I have been deeply touched by my interactions with NIH’s tribal partners.  I would like to express my sincere gratitude to them for sharing their stories and testimony on health disparities and for their insights on the research supported by the NIH.  The mission of the NIH, to gather knowledge that helps people get healthy and stay well, is particularly critical to reducing health disparities in Native Americans.  These populations have long experienced higher rates of diabetes, chronic liver disease, certain cancers, substance abuse, suicide, and other conditions when compared to the nation as a whole.  Leading the way to a healthier nation will mean continuing our thriving partnership with tribal communities and moving a research agenda forward together.

This month, the NIH will release an opportunity for tradition and heritage to guide the agency’s important work.  We are asking individuals and communities to create digital stories about health and wellness research in American Indian and Alaska Native communities.  The goal is to develop a series of brief videos that communicate—through storytelling—how NIH-supported research improves the health of tribal populations. The videos will augment the NIH’s ongoing efforts to inform a strengthened research portfolio that advances the research needs of American Indians and Alaska Natives. And, beginning yesterday, we launched a month-long Twitter effort (https://twitter.com/NIH_EDI).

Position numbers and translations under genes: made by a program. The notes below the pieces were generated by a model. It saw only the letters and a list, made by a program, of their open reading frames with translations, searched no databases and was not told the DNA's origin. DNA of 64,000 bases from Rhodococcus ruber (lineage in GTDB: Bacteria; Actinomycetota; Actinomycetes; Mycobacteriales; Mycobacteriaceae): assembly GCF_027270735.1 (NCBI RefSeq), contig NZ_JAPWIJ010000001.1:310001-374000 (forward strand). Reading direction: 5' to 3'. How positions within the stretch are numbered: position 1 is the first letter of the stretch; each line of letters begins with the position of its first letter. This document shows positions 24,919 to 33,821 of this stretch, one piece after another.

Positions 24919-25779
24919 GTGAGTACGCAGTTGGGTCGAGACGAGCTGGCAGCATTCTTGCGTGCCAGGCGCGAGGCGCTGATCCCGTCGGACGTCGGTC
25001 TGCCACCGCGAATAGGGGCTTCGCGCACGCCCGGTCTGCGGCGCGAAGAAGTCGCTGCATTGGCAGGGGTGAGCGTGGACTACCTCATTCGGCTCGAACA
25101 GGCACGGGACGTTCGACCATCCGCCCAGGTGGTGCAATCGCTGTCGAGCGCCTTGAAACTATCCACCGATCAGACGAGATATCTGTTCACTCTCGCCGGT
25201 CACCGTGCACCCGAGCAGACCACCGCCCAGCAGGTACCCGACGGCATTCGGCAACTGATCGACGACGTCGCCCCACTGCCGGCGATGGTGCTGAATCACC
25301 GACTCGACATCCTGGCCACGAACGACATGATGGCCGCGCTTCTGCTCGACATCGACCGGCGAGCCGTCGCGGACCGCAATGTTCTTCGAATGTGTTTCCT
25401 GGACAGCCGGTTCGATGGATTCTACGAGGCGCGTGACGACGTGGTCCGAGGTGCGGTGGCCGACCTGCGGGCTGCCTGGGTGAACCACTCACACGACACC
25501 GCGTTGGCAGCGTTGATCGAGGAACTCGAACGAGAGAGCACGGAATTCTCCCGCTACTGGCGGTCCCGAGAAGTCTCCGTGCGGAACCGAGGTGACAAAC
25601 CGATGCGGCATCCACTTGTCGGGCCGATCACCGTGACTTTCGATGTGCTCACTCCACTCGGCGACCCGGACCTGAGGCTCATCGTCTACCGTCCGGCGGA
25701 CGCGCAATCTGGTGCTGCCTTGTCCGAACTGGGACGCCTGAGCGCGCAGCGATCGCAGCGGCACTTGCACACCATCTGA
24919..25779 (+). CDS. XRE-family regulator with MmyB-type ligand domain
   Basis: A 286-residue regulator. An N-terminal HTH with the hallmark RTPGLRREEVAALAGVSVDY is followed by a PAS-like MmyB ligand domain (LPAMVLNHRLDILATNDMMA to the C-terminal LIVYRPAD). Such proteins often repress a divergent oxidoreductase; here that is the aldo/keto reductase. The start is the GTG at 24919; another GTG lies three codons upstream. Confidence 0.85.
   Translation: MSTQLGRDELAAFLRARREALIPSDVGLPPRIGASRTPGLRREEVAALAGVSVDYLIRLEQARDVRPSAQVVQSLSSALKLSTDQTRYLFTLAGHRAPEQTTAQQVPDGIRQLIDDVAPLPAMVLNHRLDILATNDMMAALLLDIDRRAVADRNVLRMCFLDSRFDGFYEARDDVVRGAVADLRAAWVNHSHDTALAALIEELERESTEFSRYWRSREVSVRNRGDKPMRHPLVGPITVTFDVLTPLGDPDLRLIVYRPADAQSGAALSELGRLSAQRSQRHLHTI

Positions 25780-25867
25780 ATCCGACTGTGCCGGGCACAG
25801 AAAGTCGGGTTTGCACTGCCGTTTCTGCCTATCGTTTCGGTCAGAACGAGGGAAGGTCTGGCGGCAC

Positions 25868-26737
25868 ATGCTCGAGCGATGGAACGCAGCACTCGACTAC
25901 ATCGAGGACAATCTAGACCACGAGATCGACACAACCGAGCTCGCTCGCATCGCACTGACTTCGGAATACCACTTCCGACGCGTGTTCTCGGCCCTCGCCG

I invite the entire NIH community to join with me in Leading the Way to Healthier Nations.  Together, we can guide a healthier destiny by celebrating the traditions, heritage, and achievements made by Native Americans.  For more information, you may contact Ashley Wells, Strategist for the Native American Portfolio, at Ashley.wells@nih.gov or 301-827-9359.

Sincerely yours,

Francis. S. Collins, M.D., Ph.D.
Director

 


Videos now available

Videocast links for the February 25-26, 2015 and September 15-16, 2016 Tribal Advisory Committee (TAC) Meetings have been posted.

 


Report posted

The NIH Report on American Indian and Alaska Native (AI/AN) Activities is generated each year by NIMHD, using trans-NIH data. The report contains information about 75 activities NIH supported during Fiscal Year 2015. These are selected highlights from the NIH AI/AN portfolio including research to study health disparities experienced by AI/AN groups; prevention activities intended to reduce the burdens of suicide, alcohol abuse, and substance use and abuse; outreach to Tribes; research opportunities provided to AI/AN students; and more. This report is now available here and in the Additional Policies and Resources section.

 


Tribal Consultation Advisory Committee Nominations for New Members Requested

NIH Tribal Leader Letter

Vacancies open for nomination include a primary delegate and an alternate from each of the following areas:

  • Albuquerque (Delegate and Alternate)
  • Billings (Delegate and Alternate)
  • California (Delegate and Alternate)
  • Oklahoma (Alternate)
  • Phoenix (Delegate and Alternate)
  • National At-Large Member (2 Delegates and 3 Alternates)

Each area representative must be an elected official or a tribal employee, who is designated to act on behalf of a tribal leader.

Nominations should be submitted no later than October 28, 2016.

More information about the NIH TAC and the nominations process can be found at https://dpcpsi.nih.gov/thro.

 


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This page last reviewed on October 19, 2017